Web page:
"An antidote to a world gone mad for bedside affirmation"--Washington Post.
E. M. Cioran has been called the last worthy disciple of Nietzsche and "a sort of final philosopher of the Western world" who "combines the compassion of poetry and the audacity of cosmic clowning" (Washington Post).
All Gall Is Divided is the second book Cioran published in French after moving from his native Romania and establishing himself in Paris. It revealed him as an aphorist in a long tradition descending from the ancient Greeks through La Rochefoucault but with a gift for lacerating, subversively off-kilter insights, a twentieth-century nose for the absurdities of the human condition, and what Baudelaire called "spleen."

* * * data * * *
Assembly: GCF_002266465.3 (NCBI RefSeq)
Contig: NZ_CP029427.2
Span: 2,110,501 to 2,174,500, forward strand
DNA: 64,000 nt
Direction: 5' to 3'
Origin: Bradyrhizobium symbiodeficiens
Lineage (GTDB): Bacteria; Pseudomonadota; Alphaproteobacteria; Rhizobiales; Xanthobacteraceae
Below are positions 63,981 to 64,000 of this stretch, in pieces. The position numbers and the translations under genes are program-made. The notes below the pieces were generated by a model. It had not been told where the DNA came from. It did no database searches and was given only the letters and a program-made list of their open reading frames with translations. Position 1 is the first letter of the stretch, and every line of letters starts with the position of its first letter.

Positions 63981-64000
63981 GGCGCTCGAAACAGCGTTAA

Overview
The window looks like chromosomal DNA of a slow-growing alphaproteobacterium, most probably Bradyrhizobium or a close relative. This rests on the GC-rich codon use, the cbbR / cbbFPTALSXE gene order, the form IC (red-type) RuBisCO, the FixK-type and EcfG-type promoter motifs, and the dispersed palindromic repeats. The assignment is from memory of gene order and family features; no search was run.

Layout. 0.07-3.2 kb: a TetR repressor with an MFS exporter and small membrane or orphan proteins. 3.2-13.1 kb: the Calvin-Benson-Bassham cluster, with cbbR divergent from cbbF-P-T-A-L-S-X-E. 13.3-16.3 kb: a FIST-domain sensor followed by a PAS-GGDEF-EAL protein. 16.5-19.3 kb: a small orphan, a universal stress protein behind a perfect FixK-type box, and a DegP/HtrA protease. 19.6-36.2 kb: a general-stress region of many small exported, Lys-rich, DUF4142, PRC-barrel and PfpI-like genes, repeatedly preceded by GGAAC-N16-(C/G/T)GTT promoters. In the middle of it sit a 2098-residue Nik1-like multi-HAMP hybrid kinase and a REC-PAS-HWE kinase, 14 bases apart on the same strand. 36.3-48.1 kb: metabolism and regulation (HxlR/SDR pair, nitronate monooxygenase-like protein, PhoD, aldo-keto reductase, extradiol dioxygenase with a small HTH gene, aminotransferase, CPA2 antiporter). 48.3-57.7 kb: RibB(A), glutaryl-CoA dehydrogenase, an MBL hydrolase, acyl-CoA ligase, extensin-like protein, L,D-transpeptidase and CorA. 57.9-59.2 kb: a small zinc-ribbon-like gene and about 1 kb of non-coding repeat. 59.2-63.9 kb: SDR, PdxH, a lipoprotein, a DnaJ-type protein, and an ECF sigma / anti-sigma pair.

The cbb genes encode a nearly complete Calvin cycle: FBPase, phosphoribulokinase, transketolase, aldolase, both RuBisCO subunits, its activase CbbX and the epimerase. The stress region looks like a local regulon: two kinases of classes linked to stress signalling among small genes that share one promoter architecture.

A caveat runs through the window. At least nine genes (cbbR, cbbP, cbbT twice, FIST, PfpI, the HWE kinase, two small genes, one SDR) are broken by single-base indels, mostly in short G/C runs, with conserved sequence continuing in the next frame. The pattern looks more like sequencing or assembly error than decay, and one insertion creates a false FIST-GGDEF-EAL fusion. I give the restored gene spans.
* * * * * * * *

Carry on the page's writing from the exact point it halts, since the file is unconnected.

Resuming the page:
The aphorisms collected here address themes from the atrophy of utterance and the condition of the West to the abyss, solitude, time, religion, music, the vitality of love, history, and the void. The award-winning poet and translator Richard Howard has characterized them as "manic humor, howls of pain, and a vestige of tears," but, as he notes too, in these expressions of the philosopher's existential estrangement, there glows "a certain sweetness for all of what Cioran calls 'amertume.'"